First Impression 65” – Pass

FALD backlighting means heavy (25kg) and thick (57mm). The boxed package is 33kg, so it is a two-person lift. One of the first things we noticed was that the legs were quite far apart (55/65/75/85/98 – 1067/1209/1426/1549/1536mm). Compared to a centre pedestal stand, you need a 1500mm wide area to place a 65”. The legs make it 345mm deep. Thankfully, they can use the raised position (about 100mm) to fit a soundbar under

The Sony Bravia X90L is 300×300 VESA mountable. Power input is on the right, and video ports are on the left. No cable management system means you cannot flush wall mount this. You need a tilt/swivel type of wall mount. The genuine Sony SU-WL850 is a staggering $550, and the non-swivel SW-WL450 is not currently available in Australia and costs about $300 to import. Generic mounts are cheaper.

Other than that, it is a big glass slab with small bezels.

The remote – Pass

One of the things I loved about Sony TVs (and I have three across two homes) was the comprehensive remote with numeric buttons to select channels. Sony may think a new slimmed-down remote is progress, but many older viewers do not. Our five consumer test panellists said they would be forced to buy the $55 larger remote instead of navigating on-screen EPG and menus. While voice assistance is helpful to some, most older viewers don’t use Google Assistant.

It is both infrared and Bluetooth, meaning you don’t need a clear line of sight to the TV.

Google TV OS – Pass+

The Sony Bravia X90L (L for 2023 model) uses a Google TV interface (2021) overlaid on Android TV 10 (released 2020) with a June 2023 security patch.

This is slightly disappointing as other brands use Google TV based on Android 11 or 12 (13 coming in 2024). The difference is that Google TV, from Android 11 onwards, commits to at least four years of updates versus no formal commitment.

In my experience, Sony has not had a good update record. For example, my 65” OLED A9G (2019) has Android 9 and a security patch 1/4/21. My 55” X9300E (2017 model) has Android 9 and a security patch 9/1/22.

Update: Ironically, on 22 November (as I wrote this), Sony started rolling out Android TV 10 (Australia) for its 2020+ G and H models but with a February 2023 security patch. Frankly, smaller players are doing a better job, meaning you can keep your TV longer.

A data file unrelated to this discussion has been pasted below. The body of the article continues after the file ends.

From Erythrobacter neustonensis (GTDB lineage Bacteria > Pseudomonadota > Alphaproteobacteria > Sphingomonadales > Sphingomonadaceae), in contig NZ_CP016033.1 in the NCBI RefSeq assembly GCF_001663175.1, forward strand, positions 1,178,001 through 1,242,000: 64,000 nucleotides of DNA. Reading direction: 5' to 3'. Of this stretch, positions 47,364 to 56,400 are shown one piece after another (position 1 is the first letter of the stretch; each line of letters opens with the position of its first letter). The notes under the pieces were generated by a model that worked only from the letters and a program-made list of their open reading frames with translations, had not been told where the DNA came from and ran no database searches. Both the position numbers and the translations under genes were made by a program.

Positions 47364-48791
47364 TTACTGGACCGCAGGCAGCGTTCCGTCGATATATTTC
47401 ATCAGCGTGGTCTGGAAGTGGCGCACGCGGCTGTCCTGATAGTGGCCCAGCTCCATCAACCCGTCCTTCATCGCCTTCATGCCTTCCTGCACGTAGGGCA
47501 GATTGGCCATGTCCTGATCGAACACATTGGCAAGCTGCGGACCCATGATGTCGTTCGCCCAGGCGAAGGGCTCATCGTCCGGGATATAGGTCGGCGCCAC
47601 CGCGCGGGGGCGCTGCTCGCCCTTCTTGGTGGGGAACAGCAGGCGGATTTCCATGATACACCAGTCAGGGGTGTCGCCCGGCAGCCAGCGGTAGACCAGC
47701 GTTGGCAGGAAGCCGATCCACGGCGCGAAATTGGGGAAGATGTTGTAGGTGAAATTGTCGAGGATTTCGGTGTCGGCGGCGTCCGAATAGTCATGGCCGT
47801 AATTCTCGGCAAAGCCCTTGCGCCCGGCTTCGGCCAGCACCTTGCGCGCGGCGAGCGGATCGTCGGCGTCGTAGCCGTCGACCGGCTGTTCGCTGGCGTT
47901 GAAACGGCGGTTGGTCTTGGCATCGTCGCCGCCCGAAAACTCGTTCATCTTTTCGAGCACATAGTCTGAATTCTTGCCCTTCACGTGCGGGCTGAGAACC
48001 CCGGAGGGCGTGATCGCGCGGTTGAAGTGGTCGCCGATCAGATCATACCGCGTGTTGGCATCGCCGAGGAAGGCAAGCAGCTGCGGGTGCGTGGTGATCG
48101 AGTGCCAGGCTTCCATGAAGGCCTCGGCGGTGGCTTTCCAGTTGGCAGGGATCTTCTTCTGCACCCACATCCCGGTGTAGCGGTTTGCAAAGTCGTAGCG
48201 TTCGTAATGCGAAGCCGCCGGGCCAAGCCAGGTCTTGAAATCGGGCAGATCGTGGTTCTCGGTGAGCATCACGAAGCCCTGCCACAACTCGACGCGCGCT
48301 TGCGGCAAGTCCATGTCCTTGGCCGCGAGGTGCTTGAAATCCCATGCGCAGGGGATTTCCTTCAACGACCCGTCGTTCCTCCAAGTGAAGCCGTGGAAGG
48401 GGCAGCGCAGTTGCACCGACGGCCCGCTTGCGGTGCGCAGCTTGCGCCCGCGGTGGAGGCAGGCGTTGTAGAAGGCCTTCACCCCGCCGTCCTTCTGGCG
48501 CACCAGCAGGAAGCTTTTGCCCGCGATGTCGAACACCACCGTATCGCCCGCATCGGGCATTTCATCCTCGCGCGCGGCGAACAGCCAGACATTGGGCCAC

Setup – Pass but skip Samba

Like all smart TV OS, Google monetises your viewing habits by serving product advertising or program recommendations – you need to sign in with a Google Account (email and password). This is as benign as TV OS get – some are highly intrusive, feeding unwanted content and recommendations.

And you will have to sign into every streaming app – more data!

During setup, it requests you sign into Samba TV, which hoovers up all your data and sells it to advertisers for content recommendations. Don’t accept this – ditto.

Sony has Bravia Core (Sony Pictures movie streaming) that requires a Sony account (or sign-in with Google). As a gift with purchase, customers receive 10 free movies and 24 months of Sony Pictures back catalogue streaming at the highest quality in the world, 80Mbps pure stream. 

Settings – Pass+

Out of the box, the default Standard setting produces an eminently watchable SDR picture. It strikes a decent balance between brightness, contrast and colour. Vivid mode is too saturated, and Cinema has more natural colours but is best for dark room viewing. We experimented with custom settings, but default settings are fine.

How does it look?

This has many components – all are tested, and the outcomes are below. As a quick upfront summary.

Standard Dynamic Range (SDR) free-to-air and HD/FHD streaming presents an excellent image out-of-the-box in Standard mode in daylight and Cinema mode at night.

HDR/HDR10/Dolby Vision is adequate but below par compared to Mini-LED and way below OLED. That is where our technical analysis later comes in.

We think it is one of the best FALD panels we have ever seen, but the technology is now outclassed in two ways. First is Mini-LED brightness and saturated colours (which can be a two-edged sword, as seen from our Mini-LED reviews). Second, it uses 2019 processor tech, which has significantly advanced by 2023, and onboard AI outguns it.